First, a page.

Q&A: What is the best way to monitor my business progress both financially and operationally?

Answer of Dale Muehl of Wipfli, Ullrich Bertelson
Running a business successfully is like taking a journey: you need a destination (objectives and goals) and a well-thought-out plan to guide you there. Along the way, you must continually monitor your progress to make sure you’re still on course.
Assuming you’ve determined your company’s destination and have a plan in place, the first step in establishing an effective monitoring system is to identify the key financial and operational indicators for your business.
Once you’ve identified your operation’s most critical indicators, you must set goals for each of them. To set those goals, consider several factors: the company’s past performance, developments that may cause future performance to differ dramatically from historical results, and benchmarking the performance of your company against direct competitors and others in your industry. The relevance and importance of those factors will vary depending on your company’s particular circumstances.
After you’ve determined indicators and set goals, you need to develop an efficient system for monitoring your progress. Some of the information you’ll need to analyze might be available through your existing financial system; a number of the software products currently popular with small businesses do a pretty good job of reporting such data. To obtain information that’s not being captured, custom reports can often be developed. If your system does not support custom reporting, other programs such as Microsoft Excel or Access can be used in conjunction with your software to generate the needed information.
Determining key indicators, setting goals and monitoring progress are meaningless actions if they are not utilized in the daily management of your business. Timely information on actual performance along key indicators compared to goals for those indicators needs to be generated and communicated to the appropriate employees. Those employees also need to understand their individual level of authority and degree of responsibility for monitoring progress and attaining goals. When there is a significant variance in actual performance versus your goal, either positive or negative, the cause should be determined immediately. If the variance is positive, the cause should be incorporated into the company’s plans when possible to enhance future performance.
Answer of Dave Bauer of Virchow, Krause Business Strategy Group
A CEO needs a well developed performance measurement system centered around four main principles.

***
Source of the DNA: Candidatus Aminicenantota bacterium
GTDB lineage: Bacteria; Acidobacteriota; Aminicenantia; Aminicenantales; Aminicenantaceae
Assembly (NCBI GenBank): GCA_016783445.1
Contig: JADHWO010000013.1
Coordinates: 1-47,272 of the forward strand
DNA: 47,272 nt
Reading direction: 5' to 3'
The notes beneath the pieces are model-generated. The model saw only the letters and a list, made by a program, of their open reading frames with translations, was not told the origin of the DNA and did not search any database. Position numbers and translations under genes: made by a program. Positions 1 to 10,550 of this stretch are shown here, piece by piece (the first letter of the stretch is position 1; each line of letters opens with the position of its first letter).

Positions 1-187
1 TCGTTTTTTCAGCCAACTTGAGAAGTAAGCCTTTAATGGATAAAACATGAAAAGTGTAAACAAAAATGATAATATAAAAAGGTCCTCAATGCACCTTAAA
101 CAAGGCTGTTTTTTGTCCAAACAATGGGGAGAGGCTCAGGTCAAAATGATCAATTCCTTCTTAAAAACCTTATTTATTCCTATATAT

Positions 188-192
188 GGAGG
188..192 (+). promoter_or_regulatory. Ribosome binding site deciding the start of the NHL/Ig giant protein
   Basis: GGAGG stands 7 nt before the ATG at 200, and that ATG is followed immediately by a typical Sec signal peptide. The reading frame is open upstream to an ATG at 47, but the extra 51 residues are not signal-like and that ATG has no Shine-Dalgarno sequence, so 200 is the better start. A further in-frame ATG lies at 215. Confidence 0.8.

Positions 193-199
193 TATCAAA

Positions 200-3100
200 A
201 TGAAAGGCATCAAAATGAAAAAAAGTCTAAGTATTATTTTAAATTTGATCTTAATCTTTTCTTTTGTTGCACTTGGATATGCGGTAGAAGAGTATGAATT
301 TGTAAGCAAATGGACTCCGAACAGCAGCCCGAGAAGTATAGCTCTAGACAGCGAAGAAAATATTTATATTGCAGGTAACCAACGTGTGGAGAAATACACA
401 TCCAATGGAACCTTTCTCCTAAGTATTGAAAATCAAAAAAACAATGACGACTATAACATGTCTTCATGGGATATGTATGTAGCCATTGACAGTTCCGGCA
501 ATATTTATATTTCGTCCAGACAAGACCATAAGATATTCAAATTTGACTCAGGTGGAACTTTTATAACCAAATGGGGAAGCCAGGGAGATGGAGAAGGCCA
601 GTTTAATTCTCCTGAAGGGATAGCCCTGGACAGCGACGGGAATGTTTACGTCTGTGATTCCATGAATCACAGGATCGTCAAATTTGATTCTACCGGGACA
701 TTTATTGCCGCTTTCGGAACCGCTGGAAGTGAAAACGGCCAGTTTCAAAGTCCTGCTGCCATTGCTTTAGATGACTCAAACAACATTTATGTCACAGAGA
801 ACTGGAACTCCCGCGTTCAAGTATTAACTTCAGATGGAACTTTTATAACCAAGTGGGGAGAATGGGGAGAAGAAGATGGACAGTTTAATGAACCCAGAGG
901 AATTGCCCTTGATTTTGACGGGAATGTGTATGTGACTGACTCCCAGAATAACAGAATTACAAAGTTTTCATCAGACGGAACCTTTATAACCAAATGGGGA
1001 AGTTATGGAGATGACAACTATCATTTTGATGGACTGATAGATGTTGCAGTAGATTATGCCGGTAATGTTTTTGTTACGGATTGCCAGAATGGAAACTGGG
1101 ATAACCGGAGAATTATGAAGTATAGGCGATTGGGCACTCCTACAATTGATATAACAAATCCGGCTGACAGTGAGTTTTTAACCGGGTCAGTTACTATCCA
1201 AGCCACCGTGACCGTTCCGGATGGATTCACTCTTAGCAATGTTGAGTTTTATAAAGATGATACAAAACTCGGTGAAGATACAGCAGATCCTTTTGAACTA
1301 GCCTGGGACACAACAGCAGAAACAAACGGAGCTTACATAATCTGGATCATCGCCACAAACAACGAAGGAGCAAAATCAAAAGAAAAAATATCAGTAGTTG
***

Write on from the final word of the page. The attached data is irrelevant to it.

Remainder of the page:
The benefits to a well-structured performance measurement system are:

  • It provides feedback on whether planned activities are occurring.
  • It provides feedback on the effectiveness of the CEO’s strategy and its implementation.
  • It communicates the CEO’s strategy throughout the organization all the way to the front line worker. The measurements themselves communicate to the employees what is strategically important about their daily tasks.
  • Performance of the measured activities improve due to the old adage “what gets measured gets done.”
    For starters, the measurements should be designed around the overall strategy and the resulting strategic objectives. This centers the information flow on important areas of the business and removes the “noise” that too much information can create.
    Second, the measurements should be both activity based and results based.
    Activity-based measures provide feedback on whether the desired activities are occurring. Results-based measures provide feedback on whether the activities are generating the results theorized to occur. For example, a CEO may make the assumption that sales could increase if the company would spend more time with its independent dealer network, educating the dealers on the company’s products and their superior characteristics.
    The performance system would measure the amount of time the company spent with its independent dealers (activity), as well as the resulting sales through the independent dealer network (results).
    If the company spent more time with the independent dealer and sales did not increase, the CEO knowing this could then act on this information. The CEO would know that the strategy was either flawed, not implemented correctly, or that market variables had changed. The CEO would then re-examine the problem and may conclude, for example, the real problem is not the independent dealer network, but product design.
    The third principal is discipline. An employee, usually the CFO or controller, must take ownership of the performance measurement system and be responsible for the collection, integrity and timely disbursement of information.
    The fourth principle of a good performance measurement system is that it be both easy to understand, and that the data not be overly burdensome to collect. The CEO must know how the measurements are being made and what information they contain.
    In addition, a company does not want the collection of data to interfere with their efficient business processes. Data can usually be captured either electronically or manually in an effective manner.
    May 1998 Small Business Times, Milwaukee

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